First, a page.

Thank you both for the feedback.

Some pros and cons that occur to me (I may be biased, YMMV):
Pros:
    (1) It can cleanly separate the handling of break-type exceptions and other exceptions, if needed.
    (2) It actually clarifies what the dreaded "else" means!
    (3) it allows you to group your "break" cases using exception subclasses (although this is probably OTT for most use cases).
Cons:
    (4) It's more work.  You have to decide what exceptions to use and (most likely) create them.
    (5) It adds the runtime overhead of setting up the "try" and possibly raising the exception.
    (6) Putting (implicitly) try...except around a possibly long for-suite feels bad somehow, even though it wouldn't catch other unwanted exceptions.   
    (7) It does not catch the "zero iterations" case.

It is possible that 4 and 7 may be fixed by adding 2 new Exception subclasses, e.g. `BreakException`, which would "replace" break although using break would still be possible, and `NoIterationException` (though this may not be the cleanest approach). The question then becomes what to do with these when there is no `except`. At the sacrifice of automatically breaking out of multiple loops, they could be silently ignored unless caught explicitly?

I do not know well enough how the python interpreter sets up `try-except` blocks to realistically respond to 5 and 6 but I can indeed see these being sticking points.

On Thu, 6 Aug 2020 at 08:57, Stephen J. Turnbull <turnbull.stephen.fw@u.tsukuba.ac.jp> wrote:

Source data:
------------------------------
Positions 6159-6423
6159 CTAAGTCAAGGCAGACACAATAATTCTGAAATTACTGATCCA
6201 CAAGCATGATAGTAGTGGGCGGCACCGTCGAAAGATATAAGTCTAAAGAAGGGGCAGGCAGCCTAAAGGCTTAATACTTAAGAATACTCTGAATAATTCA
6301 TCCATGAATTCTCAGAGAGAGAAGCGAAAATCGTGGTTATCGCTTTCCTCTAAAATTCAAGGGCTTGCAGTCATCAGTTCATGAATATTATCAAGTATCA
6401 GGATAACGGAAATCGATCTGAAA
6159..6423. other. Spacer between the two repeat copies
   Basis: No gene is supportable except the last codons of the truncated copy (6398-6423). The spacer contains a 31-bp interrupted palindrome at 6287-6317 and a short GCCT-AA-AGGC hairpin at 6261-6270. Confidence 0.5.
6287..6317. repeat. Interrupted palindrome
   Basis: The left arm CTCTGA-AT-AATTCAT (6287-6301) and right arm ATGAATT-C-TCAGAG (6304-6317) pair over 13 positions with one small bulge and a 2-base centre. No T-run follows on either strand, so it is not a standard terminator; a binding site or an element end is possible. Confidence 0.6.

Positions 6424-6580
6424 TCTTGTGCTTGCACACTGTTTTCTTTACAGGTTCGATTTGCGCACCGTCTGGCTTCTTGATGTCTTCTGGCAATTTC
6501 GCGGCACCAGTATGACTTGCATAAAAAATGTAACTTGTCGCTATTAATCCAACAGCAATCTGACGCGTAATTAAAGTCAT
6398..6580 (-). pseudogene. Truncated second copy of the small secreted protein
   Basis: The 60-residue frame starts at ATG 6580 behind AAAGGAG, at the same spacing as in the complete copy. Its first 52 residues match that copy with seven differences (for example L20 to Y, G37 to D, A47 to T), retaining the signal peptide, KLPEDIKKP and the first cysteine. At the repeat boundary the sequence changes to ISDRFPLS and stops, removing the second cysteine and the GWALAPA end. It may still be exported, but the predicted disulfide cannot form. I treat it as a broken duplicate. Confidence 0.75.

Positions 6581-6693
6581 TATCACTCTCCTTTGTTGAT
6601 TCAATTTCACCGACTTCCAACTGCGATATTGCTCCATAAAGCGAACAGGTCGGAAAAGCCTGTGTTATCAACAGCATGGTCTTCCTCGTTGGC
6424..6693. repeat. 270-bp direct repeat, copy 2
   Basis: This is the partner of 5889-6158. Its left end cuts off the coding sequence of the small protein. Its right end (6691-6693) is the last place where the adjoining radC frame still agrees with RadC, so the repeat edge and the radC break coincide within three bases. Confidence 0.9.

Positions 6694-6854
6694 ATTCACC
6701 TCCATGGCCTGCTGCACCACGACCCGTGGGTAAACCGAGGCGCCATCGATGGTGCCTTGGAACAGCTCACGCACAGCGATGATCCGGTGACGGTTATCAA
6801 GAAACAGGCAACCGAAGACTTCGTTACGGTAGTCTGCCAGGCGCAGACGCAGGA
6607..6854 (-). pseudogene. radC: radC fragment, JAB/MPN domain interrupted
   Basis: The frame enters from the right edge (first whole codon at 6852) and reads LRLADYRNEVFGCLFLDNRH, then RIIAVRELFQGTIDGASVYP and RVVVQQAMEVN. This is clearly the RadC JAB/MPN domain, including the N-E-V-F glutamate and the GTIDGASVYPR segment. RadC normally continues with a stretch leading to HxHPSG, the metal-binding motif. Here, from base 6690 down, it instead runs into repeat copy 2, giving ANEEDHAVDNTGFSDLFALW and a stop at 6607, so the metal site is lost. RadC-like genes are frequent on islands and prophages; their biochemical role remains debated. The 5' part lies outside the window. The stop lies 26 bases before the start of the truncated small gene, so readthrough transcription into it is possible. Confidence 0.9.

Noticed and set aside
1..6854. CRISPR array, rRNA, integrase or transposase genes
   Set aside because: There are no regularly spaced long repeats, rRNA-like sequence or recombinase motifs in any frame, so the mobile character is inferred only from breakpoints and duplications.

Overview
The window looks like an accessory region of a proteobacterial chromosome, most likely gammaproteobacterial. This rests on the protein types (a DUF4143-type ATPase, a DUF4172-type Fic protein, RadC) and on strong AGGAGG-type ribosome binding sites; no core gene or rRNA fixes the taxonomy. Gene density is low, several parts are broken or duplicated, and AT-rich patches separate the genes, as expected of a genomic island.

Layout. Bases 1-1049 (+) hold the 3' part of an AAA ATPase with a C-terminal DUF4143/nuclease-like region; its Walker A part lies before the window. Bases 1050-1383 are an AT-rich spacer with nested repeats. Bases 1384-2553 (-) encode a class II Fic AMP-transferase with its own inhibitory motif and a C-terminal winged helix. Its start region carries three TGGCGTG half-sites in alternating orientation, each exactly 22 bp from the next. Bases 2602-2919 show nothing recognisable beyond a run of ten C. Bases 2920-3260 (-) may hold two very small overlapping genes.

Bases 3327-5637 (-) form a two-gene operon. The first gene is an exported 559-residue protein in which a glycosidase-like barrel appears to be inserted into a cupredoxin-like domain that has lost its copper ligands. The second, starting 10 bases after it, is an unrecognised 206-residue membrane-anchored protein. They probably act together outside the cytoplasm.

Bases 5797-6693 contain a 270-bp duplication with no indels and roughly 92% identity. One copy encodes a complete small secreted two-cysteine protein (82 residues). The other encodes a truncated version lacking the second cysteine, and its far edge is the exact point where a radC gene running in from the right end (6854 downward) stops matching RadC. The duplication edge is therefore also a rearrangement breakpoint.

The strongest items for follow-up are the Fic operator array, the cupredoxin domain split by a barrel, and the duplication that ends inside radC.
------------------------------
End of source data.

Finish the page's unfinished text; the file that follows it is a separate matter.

Mathew Elman writes:

 > Being able to break multiple loops and having "labelled" breaks
 > would be achievable using `except`, i.e. adding `except` to the
 > loop statements before `else` like this:

This would certainly be consistent with the existing use of the except
keyword, unlike the proposal to have it take both exceptions (in 'try'
statements) and break labels (in 'for' and 'while' statements).

However, we would probably not want to burden all loops with the
exception-handling machinery, so the compiler would have to do some
hacky backtracking (I doubt that the arbitrary lookahead needed to
handle "maybe we got some except clauses coming?" during parsing would
be acceptable) and fill that in *after* recognizing that there are
except clauses in this for statement.

Would it be so bad to simply wrap for loops with except clauses automatically that can be clobbered or not?
e.g.
for x in iterable:
    ...
really does something like this
try:
    for x in iterable:
        ...
except Exception:
    raise
 
Meaning that it doesn't need to wait to see if it does and backtrace but can just trust that there will be the default reraise? Apologies if this is a stupid question.

Second, generally Python tries to avoid overloading keywords with
multiple semantics.  The potential for confusion and misunderstanding
of "except" (which I've suggested myself and now dislike) is pretty
large I think.

I am not sure I follow you here since the `except` is being used in the same way as in `try...except` so I wouldn't expect a high potential for confusion, although I suppose that is, ironically, the same line of thinking as with `for...else`.
 
It might be possible to save that level of indentation with this
syntax:

    try for elem in iterable:
        ...
        if should_break(elem):
            raise SomeException
    except SomeException as e:
        handle_break_behaviour(e)
    else:
        print("Did not break")

(and I suppose you could do the same for any control flow statement,
although I'm not sure offhand that the various keywords are 100%
disjoint -- that would need to be checked).  But I don't think it's
worth it.  I don't see enough benefits from this mixing of try and for
to make it worth the complexity.
 
I agree that this seems to add some complexity but I actually like this a lot. It would surely also address the issue of the parser knowing it should be looking for exceptions or not?
 
 > I (and others) have suggested this before and no one has said it's a
 > *bad *option,

It is, though, for the reasons above as well as the reasons Rob gives
in his parallel followup.
 
Thank you, I appreciate it at least being addressed!

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